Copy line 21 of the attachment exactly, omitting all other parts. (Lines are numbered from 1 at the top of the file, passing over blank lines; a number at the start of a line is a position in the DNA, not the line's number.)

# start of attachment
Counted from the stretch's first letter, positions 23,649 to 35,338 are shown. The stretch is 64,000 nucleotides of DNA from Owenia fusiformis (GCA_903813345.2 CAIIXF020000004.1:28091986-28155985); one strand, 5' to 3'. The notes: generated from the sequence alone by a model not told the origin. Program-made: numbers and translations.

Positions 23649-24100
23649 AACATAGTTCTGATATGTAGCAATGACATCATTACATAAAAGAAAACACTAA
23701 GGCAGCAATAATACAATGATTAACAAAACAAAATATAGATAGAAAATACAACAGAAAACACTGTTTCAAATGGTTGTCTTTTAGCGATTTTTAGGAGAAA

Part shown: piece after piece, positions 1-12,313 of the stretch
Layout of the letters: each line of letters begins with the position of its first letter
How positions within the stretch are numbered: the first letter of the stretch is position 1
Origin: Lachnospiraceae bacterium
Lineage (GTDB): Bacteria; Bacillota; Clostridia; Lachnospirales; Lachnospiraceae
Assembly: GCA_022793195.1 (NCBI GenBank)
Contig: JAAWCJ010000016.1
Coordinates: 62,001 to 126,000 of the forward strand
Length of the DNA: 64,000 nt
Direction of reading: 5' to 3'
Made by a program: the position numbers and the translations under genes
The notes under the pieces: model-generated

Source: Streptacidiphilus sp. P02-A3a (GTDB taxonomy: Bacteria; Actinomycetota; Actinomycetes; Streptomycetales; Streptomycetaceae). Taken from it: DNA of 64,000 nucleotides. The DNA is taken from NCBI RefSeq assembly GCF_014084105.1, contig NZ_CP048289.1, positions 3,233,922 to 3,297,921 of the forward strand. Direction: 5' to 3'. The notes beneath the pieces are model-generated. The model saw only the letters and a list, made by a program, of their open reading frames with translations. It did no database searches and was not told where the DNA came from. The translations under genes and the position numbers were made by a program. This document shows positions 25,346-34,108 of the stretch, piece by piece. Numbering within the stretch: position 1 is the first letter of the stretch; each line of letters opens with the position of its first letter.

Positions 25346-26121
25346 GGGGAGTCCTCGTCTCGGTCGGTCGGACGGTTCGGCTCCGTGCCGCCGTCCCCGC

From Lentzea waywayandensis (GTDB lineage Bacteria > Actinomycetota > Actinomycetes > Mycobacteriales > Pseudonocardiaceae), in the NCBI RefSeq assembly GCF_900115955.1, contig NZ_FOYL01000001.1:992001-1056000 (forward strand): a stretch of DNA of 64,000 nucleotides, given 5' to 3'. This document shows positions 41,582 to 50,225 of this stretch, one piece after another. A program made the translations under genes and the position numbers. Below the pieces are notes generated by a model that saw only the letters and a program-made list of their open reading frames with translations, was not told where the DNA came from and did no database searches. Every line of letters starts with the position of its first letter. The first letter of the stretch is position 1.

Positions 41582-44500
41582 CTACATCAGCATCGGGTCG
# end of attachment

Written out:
Positions 41582-44500